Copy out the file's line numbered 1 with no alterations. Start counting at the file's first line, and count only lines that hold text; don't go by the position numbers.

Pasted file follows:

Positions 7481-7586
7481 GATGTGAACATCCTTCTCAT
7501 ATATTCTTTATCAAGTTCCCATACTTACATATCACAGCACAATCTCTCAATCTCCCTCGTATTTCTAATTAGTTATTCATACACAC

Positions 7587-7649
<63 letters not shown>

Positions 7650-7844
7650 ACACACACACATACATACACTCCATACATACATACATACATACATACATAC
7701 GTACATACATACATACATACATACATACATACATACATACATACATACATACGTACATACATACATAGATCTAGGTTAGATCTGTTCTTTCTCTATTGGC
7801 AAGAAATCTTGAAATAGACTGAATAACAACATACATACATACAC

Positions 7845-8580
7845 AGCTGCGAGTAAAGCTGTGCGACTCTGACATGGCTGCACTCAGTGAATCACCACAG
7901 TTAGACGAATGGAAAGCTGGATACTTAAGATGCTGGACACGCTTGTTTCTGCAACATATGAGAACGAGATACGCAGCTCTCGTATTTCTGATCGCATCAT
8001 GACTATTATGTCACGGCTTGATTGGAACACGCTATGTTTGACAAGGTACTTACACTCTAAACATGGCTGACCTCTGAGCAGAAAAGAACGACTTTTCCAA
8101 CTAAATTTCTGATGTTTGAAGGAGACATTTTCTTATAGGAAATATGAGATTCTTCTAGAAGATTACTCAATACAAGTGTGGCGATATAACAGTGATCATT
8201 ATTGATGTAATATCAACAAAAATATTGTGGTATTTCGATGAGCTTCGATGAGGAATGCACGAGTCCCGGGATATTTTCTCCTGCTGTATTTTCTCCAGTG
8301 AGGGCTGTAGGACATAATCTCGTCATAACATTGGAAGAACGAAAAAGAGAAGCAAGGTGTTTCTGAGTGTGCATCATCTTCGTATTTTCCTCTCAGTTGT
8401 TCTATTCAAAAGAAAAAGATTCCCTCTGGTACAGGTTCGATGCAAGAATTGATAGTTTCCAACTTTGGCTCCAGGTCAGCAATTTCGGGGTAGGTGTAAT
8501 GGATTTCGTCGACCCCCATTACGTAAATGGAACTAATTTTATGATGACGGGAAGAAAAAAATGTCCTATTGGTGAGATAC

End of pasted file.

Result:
Positions 7481-7586